Combee: Harriet Tubman, the Combahee River Raid, and Black Freedom During the Civil War

Oxford Univ. Feb. 2024. 784p. ISBN 9780197552797. $39.95. HIST
Fields-Black’s (history, Carnegie Mellon Univ.; Deep Roots) work is an incredible and distinctive book about the Civil War and the role of a Black woman, long known for her work on the Underground Railroad. She uses a multiplicity of new sources to uncover and deftly relate the story of Harriet Tubman’s role as a Union Army hire. She led a group of men deep into the rivers of South Carolina and helped nearly 800 enslaved people of all ages escape enslavement from local rice plantations. No lives were lost in the process. Utilizing original documents and meticulous research, the book describes all that Tubman did in the large military Combahee Ferry Raid of 1863, which took place deep in the heart of the Confederacy. One of the participants of that raid is the author’s ancestors.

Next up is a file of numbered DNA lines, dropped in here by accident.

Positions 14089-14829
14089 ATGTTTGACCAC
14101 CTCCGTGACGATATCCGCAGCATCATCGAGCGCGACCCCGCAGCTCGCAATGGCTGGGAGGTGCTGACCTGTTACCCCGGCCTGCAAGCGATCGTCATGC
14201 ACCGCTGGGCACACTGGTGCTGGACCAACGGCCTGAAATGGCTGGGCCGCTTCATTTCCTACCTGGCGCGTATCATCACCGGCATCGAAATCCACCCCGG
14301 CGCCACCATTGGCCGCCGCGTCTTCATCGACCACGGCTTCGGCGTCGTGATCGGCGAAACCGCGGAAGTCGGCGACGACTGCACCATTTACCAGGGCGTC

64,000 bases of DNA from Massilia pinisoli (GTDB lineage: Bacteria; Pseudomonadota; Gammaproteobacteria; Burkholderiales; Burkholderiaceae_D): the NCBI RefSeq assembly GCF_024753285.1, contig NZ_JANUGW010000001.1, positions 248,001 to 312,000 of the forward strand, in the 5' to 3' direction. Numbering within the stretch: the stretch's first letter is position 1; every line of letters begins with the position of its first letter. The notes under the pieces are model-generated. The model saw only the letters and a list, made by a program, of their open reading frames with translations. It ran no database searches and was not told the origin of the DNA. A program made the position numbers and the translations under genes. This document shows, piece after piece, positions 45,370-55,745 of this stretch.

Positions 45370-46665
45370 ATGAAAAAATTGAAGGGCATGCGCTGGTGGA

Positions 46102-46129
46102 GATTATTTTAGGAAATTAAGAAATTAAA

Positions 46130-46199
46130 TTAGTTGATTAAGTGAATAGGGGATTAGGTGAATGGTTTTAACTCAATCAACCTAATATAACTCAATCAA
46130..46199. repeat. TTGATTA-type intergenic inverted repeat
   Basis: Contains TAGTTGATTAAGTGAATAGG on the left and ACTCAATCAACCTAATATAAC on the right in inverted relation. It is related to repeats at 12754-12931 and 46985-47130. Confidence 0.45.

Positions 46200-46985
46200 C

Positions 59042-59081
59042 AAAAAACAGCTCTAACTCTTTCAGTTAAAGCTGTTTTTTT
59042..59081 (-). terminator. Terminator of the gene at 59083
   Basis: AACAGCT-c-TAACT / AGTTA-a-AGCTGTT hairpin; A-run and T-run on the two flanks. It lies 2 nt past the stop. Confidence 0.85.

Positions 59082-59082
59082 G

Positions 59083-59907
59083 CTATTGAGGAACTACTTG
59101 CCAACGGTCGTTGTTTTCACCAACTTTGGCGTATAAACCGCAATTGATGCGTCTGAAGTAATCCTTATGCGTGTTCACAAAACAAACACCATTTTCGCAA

VERDICT A scholarly and remarkable work about enslavement and Civil War history that makes an excellent choice for reading groups and libraries. Readers will gain a deeper understanding of that era’s times and experiences, and Fields-Black’s connection to one of the participants makes it a personal work as well.
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